Welcome. This is an upper-level seminar on the contemporary moment in Middle East media.
Seminar participants will work together to explore frameworks, methods, and tools for understanding networked social movements in the digital advocacy ecology framed from the Middle East. Students will study the role of interventions, social media, and tactical tools to support civic agency and participatory action, as well as transform, disrupt or subvert changing urban, political, and social conditions in various local contexts throughout the region.
This is not a course on the history and politics of Islam and the Middle East. You do not need to have prior knowledge of the subject matter, although it will help. Class lectures and handouts will provide brief historical and political context, and background reading materials will help in furthering such knowledge. You should be pro-active in learning more about the regions we will be discussing through your own outside research and reading (keeping up with global affairs, gaining familiarity with political issues and countries, looking up historical events, watching/reading news from/about the region, etc.).
The course will use WordPress (https://famst189me.wordpress.com/) as the main online platform to provide: weekly syllabus updates, PDFs for all readings, events and resources. Students must use the blog to regularly reflect on readings, share relevant projects and report on their ongoing group projects. Please regularly check the website for syllabus updates.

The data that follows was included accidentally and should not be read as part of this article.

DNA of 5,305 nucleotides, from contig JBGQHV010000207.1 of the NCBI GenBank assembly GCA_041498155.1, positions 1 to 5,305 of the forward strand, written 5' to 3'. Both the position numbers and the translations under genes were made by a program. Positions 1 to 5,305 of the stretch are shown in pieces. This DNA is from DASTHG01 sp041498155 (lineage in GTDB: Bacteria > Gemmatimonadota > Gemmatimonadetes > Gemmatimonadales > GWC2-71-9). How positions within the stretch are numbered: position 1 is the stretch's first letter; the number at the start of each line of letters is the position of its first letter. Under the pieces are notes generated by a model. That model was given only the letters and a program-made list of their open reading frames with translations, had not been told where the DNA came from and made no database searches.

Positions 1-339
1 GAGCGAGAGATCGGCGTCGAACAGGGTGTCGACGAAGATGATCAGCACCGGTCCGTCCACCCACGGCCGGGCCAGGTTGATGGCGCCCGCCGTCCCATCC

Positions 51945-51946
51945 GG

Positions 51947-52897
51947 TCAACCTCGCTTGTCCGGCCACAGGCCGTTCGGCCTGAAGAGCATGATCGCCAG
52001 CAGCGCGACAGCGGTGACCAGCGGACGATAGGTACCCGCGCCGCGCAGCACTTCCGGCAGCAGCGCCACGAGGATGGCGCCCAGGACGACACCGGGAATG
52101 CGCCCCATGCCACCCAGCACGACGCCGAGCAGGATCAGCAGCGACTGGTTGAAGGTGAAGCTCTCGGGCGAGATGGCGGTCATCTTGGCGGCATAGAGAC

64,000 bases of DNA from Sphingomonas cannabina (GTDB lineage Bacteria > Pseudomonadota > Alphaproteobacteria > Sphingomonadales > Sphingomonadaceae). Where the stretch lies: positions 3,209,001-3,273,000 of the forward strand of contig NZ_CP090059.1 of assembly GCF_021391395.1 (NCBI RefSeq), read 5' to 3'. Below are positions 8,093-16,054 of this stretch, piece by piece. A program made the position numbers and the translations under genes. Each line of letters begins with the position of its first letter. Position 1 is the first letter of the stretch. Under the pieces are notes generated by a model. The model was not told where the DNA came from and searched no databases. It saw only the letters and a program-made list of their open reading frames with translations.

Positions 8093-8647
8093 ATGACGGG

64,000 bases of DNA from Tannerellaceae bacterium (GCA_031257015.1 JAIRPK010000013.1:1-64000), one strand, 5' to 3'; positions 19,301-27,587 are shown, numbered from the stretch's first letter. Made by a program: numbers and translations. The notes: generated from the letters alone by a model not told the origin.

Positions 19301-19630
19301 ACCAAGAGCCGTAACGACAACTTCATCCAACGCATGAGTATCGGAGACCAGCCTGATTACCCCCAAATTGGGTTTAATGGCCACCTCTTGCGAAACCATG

In addition to the regularly readings and discussions, students will participate in the following:
- Weekly blog writing (300-500 words) due Sunday by 10pm, and commenting (two comments on peers’ blog posts) before class on Monday.
- Leading weekly discussions
- Midterm: Outline and annotated bibliography due (schedule meeting with professor)
- Final: 5-7 page research paper.
Please be respectful of one another’s opinions.
Be rigorous: do the readings thoroughly and carefully and bring all readings to class.
Be on time with work and to class!!!!!
COURSE ASSIGNMENTS AND GRADING
Grading: All grades are final and are not subject to change. The following grading rubric will guide the evaluation of student work for the course:
- Blog posts (30%): Blog posts are short, critical exercises to help students articulate the research questions they are having as they read and experience the course materials. They are expected to be well-written, thoughtful, and engaged. Each blog post should provide one golden nugget: an abstract for a thought piece. Weekly blog should be 300-500 words, have a title, metatags, and be posted to class website on Sunday night no later than 10pm, and commenting (two comments on peers’ blog posts) due the following day before class.
- Leading class discussion (10%): Each week a team of students will lead the discussion. Might bring in more examples.
- Peer-critique (10%): The ability to give and receive critical feedback.
- Midterm (25%): Outline, annotated bibliography, and schedule meeting with professor
- Final 5-7 page research paper (25%): Make an argument for why the media proposed at midterm matters.
I. The War on Terror
Monday, April 2 – The Oriental Image